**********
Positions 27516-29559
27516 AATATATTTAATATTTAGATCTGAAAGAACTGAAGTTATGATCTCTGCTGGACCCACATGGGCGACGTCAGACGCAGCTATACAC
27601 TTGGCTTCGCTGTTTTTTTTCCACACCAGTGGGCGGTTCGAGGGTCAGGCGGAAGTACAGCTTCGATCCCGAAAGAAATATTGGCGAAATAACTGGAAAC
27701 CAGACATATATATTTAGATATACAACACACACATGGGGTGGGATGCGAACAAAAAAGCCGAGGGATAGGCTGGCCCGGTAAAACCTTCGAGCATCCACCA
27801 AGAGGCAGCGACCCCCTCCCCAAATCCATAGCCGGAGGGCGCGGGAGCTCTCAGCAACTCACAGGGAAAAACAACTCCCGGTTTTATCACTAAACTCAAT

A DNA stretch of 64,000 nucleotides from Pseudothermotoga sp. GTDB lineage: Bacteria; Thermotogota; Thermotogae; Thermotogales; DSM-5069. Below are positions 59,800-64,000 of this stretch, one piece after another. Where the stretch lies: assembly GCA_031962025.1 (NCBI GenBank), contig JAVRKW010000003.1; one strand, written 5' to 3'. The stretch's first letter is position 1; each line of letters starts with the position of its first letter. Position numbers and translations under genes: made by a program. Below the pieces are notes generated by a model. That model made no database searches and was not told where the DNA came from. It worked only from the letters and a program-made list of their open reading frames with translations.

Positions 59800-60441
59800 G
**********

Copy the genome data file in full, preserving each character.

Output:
Positions 27516-29559
27516 AATATATTTAATATTTAGATCTGAAAGAACTGAAGTTATGATCTCTGCTGGACCCACATGGGCGACGTCAGACGCAGCTATACAC
27601 TTGGCTTCGCTGTTTTTTTTCCACACCAGTGGGCGGTTCGAGGGTCAGGCGGAAGTACAGCTTCGATCCCGAAAGAAATATTGGCGAAATAACTGGAAAC
27701 CAGACATATATATTTAGATATACAACACACACATGGGGTGGGATGCGAACAAAAAAGCCGAGGGATAGGCTGGCCCGGTAAAACCTTCGAGCATCCACCA
27801 AGAGGCAGCGACCCCCTCCCCAAATCCATAGCCGGAGGGCGCGGGAGCTCTCAGCAACTCACAGGGAAAAACAACTCCCGGTTTTATCACTAAACTCAAT

A DNA stretch of 64,000 nucleotides from Pseudothermotoga sp. GTDB lineage: Bacteria; Thermotogota; Thermotogae; Thermotogales; DSM-5069. Below are positions 59,800-64,000 of this stretch, one piece after another. Where the stretch lies: assembly GCA_031962025.1 (NCBI GenBank), contig JAVRKW010000003.1; one strand, written 5' to 3'. The stretch's first letter is position 1; each line of letters starts with the position of its first letter. Position numbers and translations under genes: made by a program. Below the pieces are notes generated by a model. That model made no database searches and was not told where the DNA came from. It worked only from the letters and a program-made list of their open reading frames with translations.

Positions 59800-60441
59800 G